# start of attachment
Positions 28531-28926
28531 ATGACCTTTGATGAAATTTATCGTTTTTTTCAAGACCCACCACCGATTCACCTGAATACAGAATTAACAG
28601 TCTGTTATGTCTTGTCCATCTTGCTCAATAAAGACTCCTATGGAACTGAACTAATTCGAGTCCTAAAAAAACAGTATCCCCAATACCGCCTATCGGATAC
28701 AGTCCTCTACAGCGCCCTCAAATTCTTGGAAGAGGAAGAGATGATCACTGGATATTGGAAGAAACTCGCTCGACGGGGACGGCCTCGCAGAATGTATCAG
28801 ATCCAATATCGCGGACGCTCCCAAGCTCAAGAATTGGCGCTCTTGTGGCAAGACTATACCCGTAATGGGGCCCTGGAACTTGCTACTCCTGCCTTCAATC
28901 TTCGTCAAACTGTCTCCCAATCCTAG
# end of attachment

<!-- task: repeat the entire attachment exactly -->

Positions 28531-28926
28531 ATGACCTTTGATGAAATTTATCGTTTTTTTCAAGACCCACCACCGATTCACCTGAATACAGAATTAACAG
28601 TCTGTTATGTCTTGTCCATCTTGCTCAATAAAGACTCCTATGGAACTGAACTAATTCGAGTCCTAAAAAAACAGTATCCCCAATACCGCCTATCGGATAC
28701 AGTCCTCTACAGCGCCCTCAAATTCTTGGAAGAGGAAGAGATGATCACTGGATATTGGAAGAAACTCGCTCGACGGGGACGGCCTCGCAGAATGTATCAG
28801 ATCCAATATCGCGGACGCTCCCAAGCTCAAGAATTGGCGCTCTTGTGGCAAGACTATACCCGTAATGGGGCCCTGGAACTTGCTACTCCTGCCTTCAATC
28901 TTCGTCAAACTGTCTCCCAATCCTAG